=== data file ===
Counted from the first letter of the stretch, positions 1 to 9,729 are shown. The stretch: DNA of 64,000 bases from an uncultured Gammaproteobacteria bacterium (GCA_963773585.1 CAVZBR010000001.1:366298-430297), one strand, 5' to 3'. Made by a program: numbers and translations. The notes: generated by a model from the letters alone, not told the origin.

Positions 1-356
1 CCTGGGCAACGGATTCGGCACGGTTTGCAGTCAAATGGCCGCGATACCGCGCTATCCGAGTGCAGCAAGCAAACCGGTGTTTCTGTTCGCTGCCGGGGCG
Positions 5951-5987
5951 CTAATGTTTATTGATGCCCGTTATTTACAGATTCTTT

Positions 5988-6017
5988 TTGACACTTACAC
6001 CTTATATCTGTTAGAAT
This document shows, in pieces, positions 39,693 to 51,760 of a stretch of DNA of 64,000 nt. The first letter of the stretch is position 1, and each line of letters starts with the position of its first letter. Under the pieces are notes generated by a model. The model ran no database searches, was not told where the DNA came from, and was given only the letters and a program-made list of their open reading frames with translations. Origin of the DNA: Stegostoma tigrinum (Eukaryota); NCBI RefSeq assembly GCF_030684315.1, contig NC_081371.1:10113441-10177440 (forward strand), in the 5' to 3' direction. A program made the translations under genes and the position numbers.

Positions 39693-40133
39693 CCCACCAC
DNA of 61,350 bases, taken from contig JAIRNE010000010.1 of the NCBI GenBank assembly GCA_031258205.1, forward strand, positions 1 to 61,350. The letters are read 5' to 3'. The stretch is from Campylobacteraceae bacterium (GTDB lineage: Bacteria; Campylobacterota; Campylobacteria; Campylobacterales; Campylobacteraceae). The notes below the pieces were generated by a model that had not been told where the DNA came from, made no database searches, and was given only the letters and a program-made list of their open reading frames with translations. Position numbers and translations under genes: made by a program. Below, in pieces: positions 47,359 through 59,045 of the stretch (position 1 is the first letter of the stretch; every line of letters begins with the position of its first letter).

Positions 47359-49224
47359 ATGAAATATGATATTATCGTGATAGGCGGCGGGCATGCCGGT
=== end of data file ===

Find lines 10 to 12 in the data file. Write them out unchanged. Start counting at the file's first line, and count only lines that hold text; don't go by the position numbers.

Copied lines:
Positions 39693-40133
39693 CCCACCAC
DNA of 61,350 bases, taken from contig JAIRNE010000010.1 of the NCBI GenBank assembly GCA_031258205.1, forward strand, positions 1 to 61,350. The letters are read 5' to 3'. The stretch is from Campylobacteraceae bacterium (GTDB lineage: Bacteria; Campylobacterota; Campylobacteria; Campylobacterales; Campylobacteraceae). The notes below the pieces were generated by a model that had not been told where the DNA came from, made no database searches, and was given only the letters and a program-made list of their open reading frames with translations. Position numbers and translations under genes: made by a program. Below, in pieces: positions 47,359 through 59,045 of the stretch (position 1 is the first letter of the stretch; every line of letters begins with the position of its first letter).